• The children, comprising 9 boys and 10 girls, hail from 18 States and Union Territories, including two aspirational districts. 
  • The Pradhan Mantri Rashtriya Bal Puraskar, 2024 will be given in six categories — art and culture (7), bravery (1), innovation (1), science and technology (1), social service (4), and sports (5). 
  • The Pradhan Mantri Rashtriya Bal Puraskar, a government initiative, aims to recognize and celebrate the exceptional achievements of children aged 5 to 18 years. Each awardee will receive a medal and a certificate. 

Full List of winners

15. South Africa host ICC U-19 Cricket World Cup 2024 

  • South Africa is hosting the ICC U-19 Cricket World Cup 2024. The World Cup started on 19 January and will conclude on 11 February. 
  • This 50-over tournament will feature 16 teams, with a total of 41 matches scheduled to be played. 
  • The initial phase of the tournament organizes the teams into four groups, each containing four teams. This will be followed by the Super Six stage, comprising two groups of six teams each. This stage will be crucial in determining which teams advance to the semifinals and ultimately compete in the final.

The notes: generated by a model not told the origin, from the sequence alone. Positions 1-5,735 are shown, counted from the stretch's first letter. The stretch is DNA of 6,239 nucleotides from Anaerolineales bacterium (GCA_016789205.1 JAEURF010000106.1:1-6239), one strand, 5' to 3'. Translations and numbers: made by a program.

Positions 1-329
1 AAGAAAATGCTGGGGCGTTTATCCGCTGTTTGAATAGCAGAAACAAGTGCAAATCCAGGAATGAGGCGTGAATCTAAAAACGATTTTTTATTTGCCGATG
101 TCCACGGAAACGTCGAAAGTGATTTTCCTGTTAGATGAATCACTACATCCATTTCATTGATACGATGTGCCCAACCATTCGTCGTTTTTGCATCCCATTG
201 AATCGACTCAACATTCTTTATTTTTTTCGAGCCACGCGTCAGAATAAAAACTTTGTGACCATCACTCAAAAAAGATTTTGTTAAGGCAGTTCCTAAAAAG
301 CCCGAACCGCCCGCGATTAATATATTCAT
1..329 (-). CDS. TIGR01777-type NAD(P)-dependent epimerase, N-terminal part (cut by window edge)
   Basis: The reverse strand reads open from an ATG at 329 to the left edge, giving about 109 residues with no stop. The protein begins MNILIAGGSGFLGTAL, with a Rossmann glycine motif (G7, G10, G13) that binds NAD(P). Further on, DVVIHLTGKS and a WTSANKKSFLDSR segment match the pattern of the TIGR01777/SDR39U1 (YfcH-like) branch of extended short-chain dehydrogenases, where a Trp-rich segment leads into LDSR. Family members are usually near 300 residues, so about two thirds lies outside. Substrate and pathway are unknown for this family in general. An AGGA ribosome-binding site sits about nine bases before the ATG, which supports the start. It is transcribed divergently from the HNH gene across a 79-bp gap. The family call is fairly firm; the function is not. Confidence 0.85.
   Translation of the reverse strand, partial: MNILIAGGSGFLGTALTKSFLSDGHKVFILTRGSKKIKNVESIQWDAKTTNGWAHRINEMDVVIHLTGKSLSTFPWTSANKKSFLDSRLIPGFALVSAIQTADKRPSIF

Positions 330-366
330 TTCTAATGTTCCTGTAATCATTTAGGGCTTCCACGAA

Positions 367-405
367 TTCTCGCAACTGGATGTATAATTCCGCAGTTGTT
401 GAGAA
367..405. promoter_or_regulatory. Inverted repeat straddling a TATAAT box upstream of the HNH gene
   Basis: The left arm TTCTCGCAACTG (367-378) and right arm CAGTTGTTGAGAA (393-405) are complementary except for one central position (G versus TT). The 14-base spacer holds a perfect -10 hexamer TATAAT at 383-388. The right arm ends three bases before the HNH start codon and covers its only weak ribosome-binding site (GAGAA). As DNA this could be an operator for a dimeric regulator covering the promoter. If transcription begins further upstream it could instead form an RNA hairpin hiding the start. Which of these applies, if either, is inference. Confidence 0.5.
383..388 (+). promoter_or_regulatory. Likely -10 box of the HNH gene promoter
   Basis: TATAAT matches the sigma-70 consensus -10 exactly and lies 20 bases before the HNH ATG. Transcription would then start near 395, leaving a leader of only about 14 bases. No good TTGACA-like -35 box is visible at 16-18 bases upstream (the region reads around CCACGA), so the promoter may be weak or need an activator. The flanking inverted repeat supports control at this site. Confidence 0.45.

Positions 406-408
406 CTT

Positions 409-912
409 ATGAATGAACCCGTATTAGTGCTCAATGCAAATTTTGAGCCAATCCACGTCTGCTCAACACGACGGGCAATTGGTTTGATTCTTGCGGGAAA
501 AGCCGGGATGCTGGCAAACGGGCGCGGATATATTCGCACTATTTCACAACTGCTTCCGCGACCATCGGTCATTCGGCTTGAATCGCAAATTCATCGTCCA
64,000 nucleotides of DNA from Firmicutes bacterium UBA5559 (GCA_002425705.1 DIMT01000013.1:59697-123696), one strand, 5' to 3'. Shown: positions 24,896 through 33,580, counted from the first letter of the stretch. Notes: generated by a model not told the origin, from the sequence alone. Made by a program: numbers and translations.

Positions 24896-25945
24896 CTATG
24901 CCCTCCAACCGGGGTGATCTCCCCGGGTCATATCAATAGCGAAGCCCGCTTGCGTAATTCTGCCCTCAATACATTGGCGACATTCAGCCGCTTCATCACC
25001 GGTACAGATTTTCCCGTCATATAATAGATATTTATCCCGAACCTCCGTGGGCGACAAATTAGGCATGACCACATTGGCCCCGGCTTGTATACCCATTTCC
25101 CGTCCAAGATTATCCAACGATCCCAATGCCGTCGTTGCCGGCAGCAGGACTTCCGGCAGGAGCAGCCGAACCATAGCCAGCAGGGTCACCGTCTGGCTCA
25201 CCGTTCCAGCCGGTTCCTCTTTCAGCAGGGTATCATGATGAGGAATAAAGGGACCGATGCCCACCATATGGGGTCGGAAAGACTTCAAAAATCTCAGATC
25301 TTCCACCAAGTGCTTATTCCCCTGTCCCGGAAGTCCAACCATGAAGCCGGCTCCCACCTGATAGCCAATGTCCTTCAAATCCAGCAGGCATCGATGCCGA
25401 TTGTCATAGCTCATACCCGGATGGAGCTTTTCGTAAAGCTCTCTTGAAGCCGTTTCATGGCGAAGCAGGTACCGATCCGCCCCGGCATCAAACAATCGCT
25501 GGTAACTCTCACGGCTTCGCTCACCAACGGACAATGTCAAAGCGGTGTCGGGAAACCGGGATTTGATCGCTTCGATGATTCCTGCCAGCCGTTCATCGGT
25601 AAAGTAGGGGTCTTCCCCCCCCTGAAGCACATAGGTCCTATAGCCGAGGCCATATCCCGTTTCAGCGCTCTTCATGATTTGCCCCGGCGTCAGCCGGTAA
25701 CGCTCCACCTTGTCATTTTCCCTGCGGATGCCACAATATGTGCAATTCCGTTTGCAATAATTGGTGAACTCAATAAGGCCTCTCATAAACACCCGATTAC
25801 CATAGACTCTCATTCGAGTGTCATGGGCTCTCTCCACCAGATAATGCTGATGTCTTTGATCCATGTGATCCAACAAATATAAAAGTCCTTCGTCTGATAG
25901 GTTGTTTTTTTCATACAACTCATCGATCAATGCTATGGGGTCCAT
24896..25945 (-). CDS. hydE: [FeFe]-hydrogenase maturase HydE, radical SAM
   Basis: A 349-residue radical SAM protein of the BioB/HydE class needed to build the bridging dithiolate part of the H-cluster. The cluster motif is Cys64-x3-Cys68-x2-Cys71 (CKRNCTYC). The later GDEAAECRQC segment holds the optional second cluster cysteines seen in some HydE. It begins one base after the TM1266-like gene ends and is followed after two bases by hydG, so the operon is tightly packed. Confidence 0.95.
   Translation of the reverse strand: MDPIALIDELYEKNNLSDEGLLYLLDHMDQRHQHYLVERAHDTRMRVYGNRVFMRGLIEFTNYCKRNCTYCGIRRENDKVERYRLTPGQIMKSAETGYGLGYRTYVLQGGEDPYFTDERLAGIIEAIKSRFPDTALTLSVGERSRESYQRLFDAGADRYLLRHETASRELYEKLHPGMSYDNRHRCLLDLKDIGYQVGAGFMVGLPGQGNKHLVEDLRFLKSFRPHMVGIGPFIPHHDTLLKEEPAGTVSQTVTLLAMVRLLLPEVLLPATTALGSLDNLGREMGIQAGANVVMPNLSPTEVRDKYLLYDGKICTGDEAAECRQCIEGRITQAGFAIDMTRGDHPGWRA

• The ICC U19 World Cup 2024 in India will be broadcast on Star Sports Network TV channels. The live streaming will be available on the Disney+ Hotstar app and website for free. 

About International Cricket Council (ICC) 

  • The International Cricket Council is the global governing body of cricket. 
  • It was founded as the Imperial Cricket Conference in 1909 by representatives from Australia, England and South Africa. 
  • It was renamed as the International Cricket Conference in 1965, and took up its current name in 1987. 
  • Formation – 15 June 1909 
  • Headquarters – Dubai, UAE 
  • Chairman – Greg Barclay (New Zealand) 
  • Deputy Chairman – Imran Khwaja (Singapore) 
  • CEO – Geoff Allardice (Australia) 
  • General Manager – Wasim Khan 
  • Membership – 108 members